Iran Marks Beginning of Ten-Day Dawn Ceremonies

Iran Marks Beginning of Ten-Day Dawn Ceremonies Iran Marks Beginning of Ten-Day Dawn Ceremonies

Ten-Day Dawn ceremonies kicked off across Iran on Tuesday, marking the runup to the 38th anniversary of the 1979 Islamic Revolution, which put an end to the monarchy of the US-backed Pahlavi regime in the country.

The festivities started all over the country at 9:33 a.m. local time, symbolically marking the precise time when the late founder of the Islamic Republic, Imam Khomeini, returned from a political exile on February 1, 1979.

A special ceremony was held at Imam Khomeini's mausoleum south of Tehran, with a host of senior state and military officials as well as thousands of people from all walks of life in attendance, Press TV reported.

Simultaneously, special ceremonies were held in more than 80 Iranian cultural centers in 60 countries to mark the first day of the Ten-Day Dawn period.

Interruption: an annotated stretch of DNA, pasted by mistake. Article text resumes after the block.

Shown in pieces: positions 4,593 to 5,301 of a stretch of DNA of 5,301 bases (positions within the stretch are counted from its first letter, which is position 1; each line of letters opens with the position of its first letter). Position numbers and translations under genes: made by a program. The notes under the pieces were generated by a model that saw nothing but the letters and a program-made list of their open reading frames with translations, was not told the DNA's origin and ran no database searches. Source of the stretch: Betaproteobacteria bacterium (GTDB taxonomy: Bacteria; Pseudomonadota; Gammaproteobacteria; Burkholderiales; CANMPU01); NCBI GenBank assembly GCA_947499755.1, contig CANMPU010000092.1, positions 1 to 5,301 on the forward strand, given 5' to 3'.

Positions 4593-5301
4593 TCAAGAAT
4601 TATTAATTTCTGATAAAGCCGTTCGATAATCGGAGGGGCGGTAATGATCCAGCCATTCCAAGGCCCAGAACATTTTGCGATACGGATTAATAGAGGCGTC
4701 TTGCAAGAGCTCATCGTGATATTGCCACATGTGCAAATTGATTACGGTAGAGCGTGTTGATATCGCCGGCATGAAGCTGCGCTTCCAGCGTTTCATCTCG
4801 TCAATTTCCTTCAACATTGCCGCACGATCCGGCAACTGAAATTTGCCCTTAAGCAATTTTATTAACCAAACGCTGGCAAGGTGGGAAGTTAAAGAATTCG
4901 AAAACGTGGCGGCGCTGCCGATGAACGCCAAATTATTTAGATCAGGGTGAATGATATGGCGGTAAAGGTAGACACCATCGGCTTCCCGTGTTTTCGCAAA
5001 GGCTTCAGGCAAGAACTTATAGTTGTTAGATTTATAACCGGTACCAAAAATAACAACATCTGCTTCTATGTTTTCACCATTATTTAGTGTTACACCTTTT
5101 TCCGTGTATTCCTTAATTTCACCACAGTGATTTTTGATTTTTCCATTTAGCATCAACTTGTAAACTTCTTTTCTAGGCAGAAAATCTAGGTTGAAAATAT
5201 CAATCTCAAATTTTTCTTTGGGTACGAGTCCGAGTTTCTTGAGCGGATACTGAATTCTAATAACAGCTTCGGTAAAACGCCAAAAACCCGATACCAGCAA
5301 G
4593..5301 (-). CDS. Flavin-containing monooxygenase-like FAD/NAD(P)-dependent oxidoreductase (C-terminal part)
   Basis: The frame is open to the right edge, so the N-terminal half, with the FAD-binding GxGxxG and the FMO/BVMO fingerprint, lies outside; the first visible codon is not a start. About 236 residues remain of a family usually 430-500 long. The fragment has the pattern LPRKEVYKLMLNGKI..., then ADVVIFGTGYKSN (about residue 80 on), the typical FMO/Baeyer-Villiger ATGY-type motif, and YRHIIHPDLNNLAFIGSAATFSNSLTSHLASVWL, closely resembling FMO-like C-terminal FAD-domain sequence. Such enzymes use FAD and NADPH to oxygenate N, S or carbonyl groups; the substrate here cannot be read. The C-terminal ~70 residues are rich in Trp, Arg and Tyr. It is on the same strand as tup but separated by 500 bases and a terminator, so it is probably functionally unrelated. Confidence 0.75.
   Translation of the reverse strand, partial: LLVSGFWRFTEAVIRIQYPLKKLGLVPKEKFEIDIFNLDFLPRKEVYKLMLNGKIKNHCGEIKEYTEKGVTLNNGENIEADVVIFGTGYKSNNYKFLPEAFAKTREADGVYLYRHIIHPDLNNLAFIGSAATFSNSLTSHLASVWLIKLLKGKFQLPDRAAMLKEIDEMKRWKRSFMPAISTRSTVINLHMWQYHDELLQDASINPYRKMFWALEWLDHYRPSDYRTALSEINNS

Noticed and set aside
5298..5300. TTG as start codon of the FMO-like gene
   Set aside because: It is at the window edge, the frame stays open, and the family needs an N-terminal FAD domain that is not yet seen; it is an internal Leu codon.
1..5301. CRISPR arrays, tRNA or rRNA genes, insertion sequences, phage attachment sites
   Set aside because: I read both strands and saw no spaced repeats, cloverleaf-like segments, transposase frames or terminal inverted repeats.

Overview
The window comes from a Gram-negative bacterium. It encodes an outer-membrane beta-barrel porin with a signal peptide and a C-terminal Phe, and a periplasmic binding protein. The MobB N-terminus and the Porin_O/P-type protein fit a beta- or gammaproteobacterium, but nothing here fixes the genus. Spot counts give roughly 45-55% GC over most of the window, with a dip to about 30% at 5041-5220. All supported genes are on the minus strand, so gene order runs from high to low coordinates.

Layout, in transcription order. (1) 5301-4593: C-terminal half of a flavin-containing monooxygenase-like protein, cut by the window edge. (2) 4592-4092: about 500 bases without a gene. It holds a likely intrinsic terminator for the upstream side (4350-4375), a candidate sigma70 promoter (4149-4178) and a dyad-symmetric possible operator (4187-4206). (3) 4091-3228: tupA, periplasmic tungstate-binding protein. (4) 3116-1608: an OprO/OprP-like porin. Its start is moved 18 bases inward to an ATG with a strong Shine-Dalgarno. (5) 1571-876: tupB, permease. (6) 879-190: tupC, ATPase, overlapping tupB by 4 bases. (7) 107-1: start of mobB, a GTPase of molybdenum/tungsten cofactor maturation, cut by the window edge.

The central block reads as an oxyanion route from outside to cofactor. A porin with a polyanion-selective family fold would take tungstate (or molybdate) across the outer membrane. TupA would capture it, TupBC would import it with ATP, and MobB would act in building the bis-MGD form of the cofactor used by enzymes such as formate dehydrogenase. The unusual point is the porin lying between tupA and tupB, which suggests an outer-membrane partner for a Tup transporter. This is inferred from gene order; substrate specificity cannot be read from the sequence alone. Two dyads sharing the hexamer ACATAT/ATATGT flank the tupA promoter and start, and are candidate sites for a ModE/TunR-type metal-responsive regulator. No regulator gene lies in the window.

Imam Khomeini spent more than 14 years in exile, mostly in the Iraqi holy city of Najaf. He also spent some time in Turkey and France before his return to Iran.

Millions of people had converged on the capital from across the country on the day of his return. His arrival gave considerable momentum to popular protests against the Pahlavi regime, which eventually led to its overthrow 10 days later.

The festivities will culminate in nationwide rallies on February 10 this year, the anniversary of the Islamic Revolution. President Hassan Rouhani and members of his Cabinet on Monday visited the mausoleum to reaffirm their allegiance to the ideals of the Islamic Republic's founder. They were accompanied by the Imam's grandson, Seyyed Hassan Khomeini.

By toppling the Pahlavi regime 38 years ago, the Iranian nation ended 2,500 years of monarchic rule in the country. The Islamic Revolution established a new political system based on Islamic values and democracy.

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